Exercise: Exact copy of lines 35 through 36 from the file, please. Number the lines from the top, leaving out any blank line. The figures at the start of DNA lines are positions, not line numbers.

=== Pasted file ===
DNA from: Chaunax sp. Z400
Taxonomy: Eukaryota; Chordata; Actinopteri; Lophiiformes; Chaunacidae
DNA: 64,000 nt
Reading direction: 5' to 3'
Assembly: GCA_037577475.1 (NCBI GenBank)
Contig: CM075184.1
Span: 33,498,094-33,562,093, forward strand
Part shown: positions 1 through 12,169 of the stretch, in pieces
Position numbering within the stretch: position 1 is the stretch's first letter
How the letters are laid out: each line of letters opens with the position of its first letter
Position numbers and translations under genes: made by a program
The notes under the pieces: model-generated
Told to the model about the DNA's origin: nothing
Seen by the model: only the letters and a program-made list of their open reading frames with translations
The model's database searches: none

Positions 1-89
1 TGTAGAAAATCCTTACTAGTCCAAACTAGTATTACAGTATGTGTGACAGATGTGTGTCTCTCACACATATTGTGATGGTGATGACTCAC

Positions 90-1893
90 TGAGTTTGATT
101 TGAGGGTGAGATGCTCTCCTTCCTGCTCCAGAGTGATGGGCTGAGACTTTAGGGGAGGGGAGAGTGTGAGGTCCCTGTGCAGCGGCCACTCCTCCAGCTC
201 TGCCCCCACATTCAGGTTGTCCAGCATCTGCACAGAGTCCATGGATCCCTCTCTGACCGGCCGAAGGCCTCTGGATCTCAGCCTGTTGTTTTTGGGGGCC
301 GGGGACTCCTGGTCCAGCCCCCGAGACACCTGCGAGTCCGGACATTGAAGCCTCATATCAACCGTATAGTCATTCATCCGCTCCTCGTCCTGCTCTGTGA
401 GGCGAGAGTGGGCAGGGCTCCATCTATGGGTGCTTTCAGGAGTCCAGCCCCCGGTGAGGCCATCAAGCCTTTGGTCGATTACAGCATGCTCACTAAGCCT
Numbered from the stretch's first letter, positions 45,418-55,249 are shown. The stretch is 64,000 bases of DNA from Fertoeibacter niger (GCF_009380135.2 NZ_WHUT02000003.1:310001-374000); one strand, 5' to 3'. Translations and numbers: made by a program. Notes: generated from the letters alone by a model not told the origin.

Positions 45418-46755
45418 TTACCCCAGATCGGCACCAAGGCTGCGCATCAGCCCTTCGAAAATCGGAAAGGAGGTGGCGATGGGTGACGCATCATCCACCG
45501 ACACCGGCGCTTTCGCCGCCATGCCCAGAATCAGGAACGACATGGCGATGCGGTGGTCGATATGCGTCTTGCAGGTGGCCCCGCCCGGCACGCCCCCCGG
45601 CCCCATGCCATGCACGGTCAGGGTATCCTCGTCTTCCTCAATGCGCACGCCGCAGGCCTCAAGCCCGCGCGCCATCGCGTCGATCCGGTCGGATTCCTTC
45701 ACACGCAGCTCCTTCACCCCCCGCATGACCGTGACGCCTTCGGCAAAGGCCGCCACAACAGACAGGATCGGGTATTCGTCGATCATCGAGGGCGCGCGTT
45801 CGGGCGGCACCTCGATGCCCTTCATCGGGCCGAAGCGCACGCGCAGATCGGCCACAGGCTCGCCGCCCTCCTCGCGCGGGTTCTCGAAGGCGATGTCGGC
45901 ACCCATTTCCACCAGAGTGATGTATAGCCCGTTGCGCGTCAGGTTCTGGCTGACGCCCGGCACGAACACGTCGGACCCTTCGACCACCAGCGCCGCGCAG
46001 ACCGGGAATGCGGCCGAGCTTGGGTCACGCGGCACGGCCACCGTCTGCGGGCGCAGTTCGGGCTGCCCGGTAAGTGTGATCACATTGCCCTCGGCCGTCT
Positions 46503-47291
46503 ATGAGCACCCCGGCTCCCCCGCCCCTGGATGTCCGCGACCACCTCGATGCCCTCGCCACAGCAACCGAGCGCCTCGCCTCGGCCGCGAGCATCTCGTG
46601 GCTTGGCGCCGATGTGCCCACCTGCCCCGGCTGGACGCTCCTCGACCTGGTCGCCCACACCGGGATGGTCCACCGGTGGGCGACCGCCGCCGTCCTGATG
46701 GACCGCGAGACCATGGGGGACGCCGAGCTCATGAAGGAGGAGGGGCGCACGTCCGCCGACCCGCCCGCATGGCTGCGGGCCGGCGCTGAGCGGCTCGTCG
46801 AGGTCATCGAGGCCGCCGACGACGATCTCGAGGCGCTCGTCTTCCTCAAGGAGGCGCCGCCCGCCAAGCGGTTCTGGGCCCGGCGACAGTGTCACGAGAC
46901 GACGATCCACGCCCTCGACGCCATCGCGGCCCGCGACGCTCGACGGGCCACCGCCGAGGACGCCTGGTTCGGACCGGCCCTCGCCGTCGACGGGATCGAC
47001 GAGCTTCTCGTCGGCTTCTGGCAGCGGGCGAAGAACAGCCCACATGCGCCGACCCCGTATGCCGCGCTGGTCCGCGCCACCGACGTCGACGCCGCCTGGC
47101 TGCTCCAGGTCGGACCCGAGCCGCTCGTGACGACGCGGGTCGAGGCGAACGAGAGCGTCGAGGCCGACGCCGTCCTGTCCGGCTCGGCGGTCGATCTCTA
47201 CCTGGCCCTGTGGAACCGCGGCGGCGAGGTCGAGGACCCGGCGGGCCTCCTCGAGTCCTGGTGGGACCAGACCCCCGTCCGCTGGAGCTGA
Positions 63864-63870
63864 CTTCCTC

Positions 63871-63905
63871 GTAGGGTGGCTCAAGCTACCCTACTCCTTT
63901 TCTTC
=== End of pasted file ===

46601 GCTTGGCGCCGATGTGCCCACCTGCCCCGGCTGGACGCTCCTCGACCTGGTCGCCCACACCGGGATGGTCCACCGGTGGGCGACCGCCGCCGTCCTGATG
46701 GACCGCGAGACCATGGGGGACGCCGAGCTCATGAAGGAGGAGGGGCGCACGTCCGCCGACCCGCCCGCATGGCTGCGGGCCGGCGCTGAGCGGCTCGTCG